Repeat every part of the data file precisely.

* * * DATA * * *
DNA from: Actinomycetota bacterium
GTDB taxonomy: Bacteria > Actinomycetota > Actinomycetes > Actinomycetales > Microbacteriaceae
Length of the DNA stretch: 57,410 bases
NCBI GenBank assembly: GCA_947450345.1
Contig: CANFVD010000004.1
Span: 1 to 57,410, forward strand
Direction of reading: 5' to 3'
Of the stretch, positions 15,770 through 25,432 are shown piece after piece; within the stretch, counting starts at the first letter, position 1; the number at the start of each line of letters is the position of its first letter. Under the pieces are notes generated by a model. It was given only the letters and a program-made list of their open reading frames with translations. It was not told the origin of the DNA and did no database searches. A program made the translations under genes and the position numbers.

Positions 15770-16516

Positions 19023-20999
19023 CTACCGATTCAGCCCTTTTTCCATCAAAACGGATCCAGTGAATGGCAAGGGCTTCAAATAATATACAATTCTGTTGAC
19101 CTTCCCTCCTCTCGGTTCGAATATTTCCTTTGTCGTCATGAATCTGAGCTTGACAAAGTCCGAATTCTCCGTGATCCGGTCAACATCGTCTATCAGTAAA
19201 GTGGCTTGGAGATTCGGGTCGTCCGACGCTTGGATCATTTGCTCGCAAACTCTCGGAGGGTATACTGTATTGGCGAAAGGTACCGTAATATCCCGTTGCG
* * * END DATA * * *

DNA from: Actinomycetota bacterium
GTDB taxonomy: Bacteria > Actinomycetota > Actinomycetes > Actinomycetales > Microbacteriaceae
Length of the DNA stretch: 57,410 bases
NCBI GenBank assembly: GCA_947450345.1
Contig: CANFVD010000004.1
Span: 1 to 57,410, forward strand
Direction of reading: 5' to 3'
Of the stretch, positions 15,770 through 25,432 are shown piece after piece; within the stretch, counting starts at the first letter, position 1; the number at the start of each line of letters is the position of its first letter. Under the pieces are notes generated by a model. It was given only the letters and a program-made list of their open reading frames with translations. It was not told the origin of the DNA and did no database searches. A program made the translations under genes and the position numbers.

Positions 15770-16516

Positions 19023-20999
19023 CTACCGATTCAGCCCTTTTTCCATCAAAACGGATCCAGTGAATGGCAAGGGCTTCAAATAATATACAATTCTGTTGAC
19101 CTTCCCTCCTCTCGGTTCGAATATTTCCTTTGTCGTCATGAATCTGAGCTTGACAAAGTCCGAATTCTCCGTGATCCGGTCAACATCGTCTATCAGTAAA
19201 GTGGCTTGGAGATTCGGGTCGTCCGACGCTTGGATCATTTGCTCGCAAACTCTCGGAGGGTATACTGTATTGGCGAAAGGTACCGTAATATCCCGTTGCG